Tony Trischka Channels Civil War Era in ‘Shall We Hope’

Videos by American Songwriter

Videos by American Songwriter

Calling from his home in New Jersey, legendary banjo virtuoso Tony Trischka reveals how his latest album, Shall We Hope (out on January 29 on Shefa Records), evolved into something quite different than anything he’s done before in his decades-long career.

“Historically, I write mostly banjo instrumentals. With every album, I would usually write lyrics to one song,” Trischka says—and so it was when he started working on what would become Shall We Hope, “I decided to write a song about a river boat gambler, which became ‘On the Mississippi (Gambler’s Song)’ on the album. I had fun doing that, so I said, ‘I’m going to write some more lyrics.’”

As Trischka continued writing, an overarching theme started to emerge. “[‘On the Mississippi’] was sort of placed in the mid-1800s. Then I wrote a song about the hijacking of a train during the Civil War, which is called ‘The General’ on the album. After those two songs, it started percolating in my mind, ‘Okay, I could turn this into something,” Trischka says. “I continued to write songs [set] in that period.” Finally, he realized that he could tell many different stories of that era by using the Civil War as a through-line.

“I’ve always had a fascination with the Civil War—it really captures my imagination,” Trischka says. “So this whole thing came together as basically a Civil War-based story.” To that end, he did in-depth online research, seeking out stories that went well beyond the often-told ones about famous battles. He says he was careful to make his lyrics as historically accurate as possible.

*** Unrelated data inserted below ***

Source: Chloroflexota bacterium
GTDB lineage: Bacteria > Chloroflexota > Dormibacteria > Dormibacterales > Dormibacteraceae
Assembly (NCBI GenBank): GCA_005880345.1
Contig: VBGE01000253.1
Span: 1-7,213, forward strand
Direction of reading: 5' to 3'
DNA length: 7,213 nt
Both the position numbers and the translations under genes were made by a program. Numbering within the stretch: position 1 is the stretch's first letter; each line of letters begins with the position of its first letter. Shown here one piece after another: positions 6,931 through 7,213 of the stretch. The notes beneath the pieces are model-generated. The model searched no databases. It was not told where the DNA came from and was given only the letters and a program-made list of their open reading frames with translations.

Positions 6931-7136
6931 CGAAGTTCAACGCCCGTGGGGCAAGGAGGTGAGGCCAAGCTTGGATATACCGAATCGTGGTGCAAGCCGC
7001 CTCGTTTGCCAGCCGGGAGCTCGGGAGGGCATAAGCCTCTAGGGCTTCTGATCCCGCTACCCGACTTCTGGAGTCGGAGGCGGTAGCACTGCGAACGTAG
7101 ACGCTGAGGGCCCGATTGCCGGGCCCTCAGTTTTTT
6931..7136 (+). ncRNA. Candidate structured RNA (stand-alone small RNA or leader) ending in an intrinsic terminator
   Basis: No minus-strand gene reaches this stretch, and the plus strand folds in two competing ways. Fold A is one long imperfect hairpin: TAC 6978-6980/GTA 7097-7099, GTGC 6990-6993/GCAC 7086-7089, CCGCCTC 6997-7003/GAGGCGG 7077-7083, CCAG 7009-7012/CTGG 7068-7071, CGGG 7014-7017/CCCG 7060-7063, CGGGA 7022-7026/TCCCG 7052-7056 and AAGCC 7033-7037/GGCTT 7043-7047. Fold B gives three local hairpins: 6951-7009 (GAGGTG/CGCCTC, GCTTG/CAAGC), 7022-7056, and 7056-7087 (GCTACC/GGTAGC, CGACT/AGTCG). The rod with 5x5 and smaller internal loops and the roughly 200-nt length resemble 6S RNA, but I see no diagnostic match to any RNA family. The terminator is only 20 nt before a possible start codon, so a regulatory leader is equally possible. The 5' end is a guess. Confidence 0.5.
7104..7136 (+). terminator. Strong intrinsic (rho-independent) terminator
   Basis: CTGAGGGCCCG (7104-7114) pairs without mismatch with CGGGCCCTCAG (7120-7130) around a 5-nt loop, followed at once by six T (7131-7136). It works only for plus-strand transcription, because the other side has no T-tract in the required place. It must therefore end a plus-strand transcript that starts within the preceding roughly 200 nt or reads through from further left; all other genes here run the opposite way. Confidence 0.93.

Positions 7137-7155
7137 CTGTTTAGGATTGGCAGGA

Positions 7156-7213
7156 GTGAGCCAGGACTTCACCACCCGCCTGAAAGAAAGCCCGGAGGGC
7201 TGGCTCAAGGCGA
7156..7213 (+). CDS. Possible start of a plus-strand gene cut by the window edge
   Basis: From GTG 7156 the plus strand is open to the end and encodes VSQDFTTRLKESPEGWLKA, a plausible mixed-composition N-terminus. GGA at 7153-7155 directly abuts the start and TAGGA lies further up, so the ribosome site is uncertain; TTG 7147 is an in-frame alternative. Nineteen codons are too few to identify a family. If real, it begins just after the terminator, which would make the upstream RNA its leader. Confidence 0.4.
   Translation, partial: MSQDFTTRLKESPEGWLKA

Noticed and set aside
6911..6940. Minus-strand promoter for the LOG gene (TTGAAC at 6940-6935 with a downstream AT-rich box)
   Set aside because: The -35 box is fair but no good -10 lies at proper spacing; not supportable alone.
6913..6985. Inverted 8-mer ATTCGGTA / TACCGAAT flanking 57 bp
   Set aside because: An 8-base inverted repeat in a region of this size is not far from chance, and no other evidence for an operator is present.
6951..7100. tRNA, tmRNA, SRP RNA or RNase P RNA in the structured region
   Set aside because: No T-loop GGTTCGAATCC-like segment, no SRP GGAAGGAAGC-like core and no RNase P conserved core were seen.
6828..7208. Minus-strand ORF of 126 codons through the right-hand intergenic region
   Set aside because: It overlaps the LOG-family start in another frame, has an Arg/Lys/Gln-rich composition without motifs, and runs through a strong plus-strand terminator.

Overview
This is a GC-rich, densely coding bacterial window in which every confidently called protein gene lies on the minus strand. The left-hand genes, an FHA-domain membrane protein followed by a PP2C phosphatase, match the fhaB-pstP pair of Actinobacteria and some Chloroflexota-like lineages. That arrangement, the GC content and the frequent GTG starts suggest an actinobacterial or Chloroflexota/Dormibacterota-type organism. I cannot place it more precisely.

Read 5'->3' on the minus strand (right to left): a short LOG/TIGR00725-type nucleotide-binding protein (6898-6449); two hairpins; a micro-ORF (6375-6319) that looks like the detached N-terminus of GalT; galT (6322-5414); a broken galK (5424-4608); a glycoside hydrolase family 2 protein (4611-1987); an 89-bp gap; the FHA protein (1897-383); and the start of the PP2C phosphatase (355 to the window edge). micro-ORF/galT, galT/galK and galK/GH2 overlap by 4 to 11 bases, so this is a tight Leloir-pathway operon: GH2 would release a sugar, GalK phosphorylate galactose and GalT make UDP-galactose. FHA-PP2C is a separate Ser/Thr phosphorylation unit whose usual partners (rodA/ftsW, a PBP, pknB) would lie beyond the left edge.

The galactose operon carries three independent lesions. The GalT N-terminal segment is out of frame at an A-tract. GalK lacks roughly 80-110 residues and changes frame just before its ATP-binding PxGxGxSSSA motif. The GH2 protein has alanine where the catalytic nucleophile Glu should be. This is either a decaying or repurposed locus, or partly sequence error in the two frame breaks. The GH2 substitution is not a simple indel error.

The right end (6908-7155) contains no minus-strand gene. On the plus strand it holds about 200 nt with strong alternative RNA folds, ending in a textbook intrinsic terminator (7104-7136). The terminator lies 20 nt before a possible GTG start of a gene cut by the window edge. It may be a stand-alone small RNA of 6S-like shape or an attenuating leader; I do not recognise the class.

Writing lyrics for so many songs was, Trischka says, “a hugely enjoyable experience,” though taking a different approach from his usual writing style led him to initially seek out some advice—which he ended up rejecting. “I started reading a couple of books by [composer Stephen] Sondheim, and he was saying, ‘You have to have exact rhymes.’ I don’t agree with that. I didn’t do that. I’m sorry, Mr. Sondheim.” he says with a laugh. “Anyway, it was a challenge and it was a wonderful experience.”

The resulting songs examine the Civil War era from a wide range of viewpoints. “Dearest Friend and Only Lover,” for example, has lyrics that were inspired by real letters that were exchanged between a husband and wife who were separated by the war. Another track, “Leaving This Lonesome Land,” tells the story of an enslaved gravedigger who spends his days burying other slaves (which Trischka wrote after visiting a cemetery in Asheville, North Carolina, where 1,900 slaves are buried).

“As I went along, more things presented themselves to me, more stories came to me,” Trischka says. Writing within the framework of a Civil War theme, he says, “is so rich—you have this broad, sweeping story that is replete with untold stories.”

When he was ready to record, Trischka brought in several collaborators to help with the vocals and instrumentation. Guest performers on Shall We Hope include Maura O’Connell, Van Dyke Parks, Catherine Russell, Phoebe Hunt, Guy Davis, Brian O’Donovan, and the Violent Femmes. Trischka says he brought in people he’d worked with before, or who he knew as friends. In some cases, they helped flesh out his lyrical or musical ideas.